An Open Eulogy For Premium Publishers

Open letters are gimmicky, but an open eulogy is an even worse attempt to boost my open rate.  Please hear me out before you bury me for my journalistic trickery. 

Premium publishing isn’t dead, and Simon Dumenco of Ad Age makes this point compellingly clear.   He ends his recent column noting that while a brand like Elle is flourishing, both Friendster and MySpace are essentially dead and buried.

So a eulogy for premium publishers is certainly premature or even misguided, but I can’t help but think one will be needed as long as premium publishers continue to sell off unsold inventory on the exchanges (open and private). As much as people explain why this “barbell” strategy makes sense, I can’t stop seeing it as a dumbbell.

 “We need to maximize revenue from each impression” and “it’s better to get some money for unsold inventory than none at all” are solid reasons.  So is the fact that “these dollars come from a separate budget and a different buying group at the agency.” “Besides” as I so often hear, “this train has already left the station.”



I understand the rationale, and yet I can’t stop thinking premium publishers are being sold tickets to get on the train -- but instead, will be run over by it.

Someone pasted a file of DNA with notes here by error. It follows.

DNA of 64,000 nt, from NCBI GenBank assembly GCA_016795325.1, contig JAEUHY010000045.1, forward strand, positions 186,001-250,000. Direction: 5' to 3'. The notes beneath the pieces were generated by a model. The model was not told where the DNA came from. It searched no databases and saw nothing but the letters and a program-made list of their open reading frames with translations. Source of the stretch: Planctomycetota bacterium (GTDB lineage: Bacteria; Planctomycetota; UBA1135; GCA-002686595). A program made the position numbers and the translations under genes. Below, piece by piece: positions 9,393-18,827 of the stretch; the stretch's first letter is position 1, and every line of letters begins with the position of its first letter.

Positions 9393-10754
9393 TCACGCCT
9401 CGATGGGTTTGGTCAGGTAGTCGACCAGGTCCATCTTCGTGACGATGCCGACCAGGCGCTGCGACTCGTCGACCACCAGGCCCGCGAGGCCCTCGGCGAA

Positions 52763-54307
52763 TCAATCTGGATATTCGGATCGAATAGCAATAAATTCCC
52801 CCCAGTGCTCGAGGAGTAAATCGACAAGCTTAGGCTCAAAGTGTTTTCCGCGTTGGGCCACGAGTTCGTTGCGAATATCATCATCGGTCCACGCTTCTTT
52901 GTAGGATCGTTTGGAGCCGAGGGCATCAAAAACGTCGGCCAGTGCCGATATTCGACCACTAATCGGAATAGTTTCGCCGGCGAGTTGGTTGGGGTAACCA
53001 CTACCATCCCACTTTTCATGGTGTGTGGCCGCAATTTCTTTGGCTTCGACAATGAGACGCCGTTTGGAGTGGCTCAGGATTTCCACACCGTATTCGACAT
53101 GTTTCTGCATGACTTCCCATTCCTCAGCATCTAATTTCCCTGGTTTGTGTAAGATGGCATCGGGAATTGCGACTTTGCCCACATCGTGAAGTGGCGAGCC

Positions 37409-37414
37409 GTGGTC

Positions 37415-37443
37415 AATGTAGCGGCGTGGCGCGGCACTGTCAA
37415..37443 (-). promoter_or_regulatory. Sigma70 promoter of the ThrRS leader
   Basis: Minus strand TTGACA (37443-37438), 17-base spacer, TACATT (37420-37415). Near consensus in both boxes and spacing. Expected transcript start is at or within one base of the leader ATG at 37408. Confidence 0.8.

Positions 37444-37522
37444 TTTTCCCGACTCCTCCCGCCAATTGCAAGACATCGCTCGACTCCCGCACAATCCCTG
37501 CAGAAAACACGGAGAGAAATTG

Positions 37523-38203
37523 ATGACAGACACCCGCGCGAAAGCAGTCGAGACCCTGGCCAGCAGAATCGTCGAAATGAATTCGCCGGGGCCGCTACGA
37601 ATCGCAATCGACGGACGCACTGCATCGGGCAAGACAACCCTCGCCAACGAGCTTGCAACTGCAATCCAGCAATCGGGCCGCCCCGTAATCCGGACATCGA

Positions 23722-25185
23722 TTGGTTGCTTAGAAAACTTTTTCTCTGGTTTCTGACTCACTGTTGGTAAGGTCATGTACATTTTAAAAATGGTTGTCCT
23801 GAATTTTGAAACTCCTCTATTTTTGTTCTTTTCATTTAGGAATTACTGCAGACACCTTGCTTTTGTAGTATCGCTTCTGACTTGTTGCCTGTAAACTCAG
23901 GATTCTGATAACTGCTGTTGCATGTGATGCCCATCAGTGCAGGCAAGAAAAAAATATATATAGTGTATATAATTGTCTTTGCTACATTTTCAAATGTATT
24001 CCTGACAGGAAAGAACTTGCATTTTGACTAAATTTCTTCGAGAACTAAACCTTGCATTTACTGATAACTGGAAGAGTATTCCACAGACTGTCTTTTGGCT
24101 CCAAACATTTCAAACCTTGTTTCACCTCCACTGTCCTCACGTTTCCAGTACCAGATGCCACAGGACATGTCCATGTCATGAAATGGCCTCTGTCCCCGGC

Last Friday, I sought more answers.  I had lunch with two people I don’t know well, who are well-regarded in this industry.  They are a couple of heads and shoulders above me when it comes to understanding every aspect of the digital advertising landscape.  So when this question came up at the table: “Should premium publishers place their inventory onto an exchange, either open or private?” I anticipated even smarter reasons why publishers should be doing it, and felt my head instinctively bow.  My worst fears would soon be realized -- that I don’t know what I’m talking about.

Instead, I picked my head back up and listened intently to their views.  Their answers surprised me, amounting to “F, no” and a funny joke about unknowingly digging one’s own grave.

What came next was the simplest explanation of why premium publishers continue to ignore the ramifications of this strategy.  According to one at the table, premium publishers don’t recognize their competition.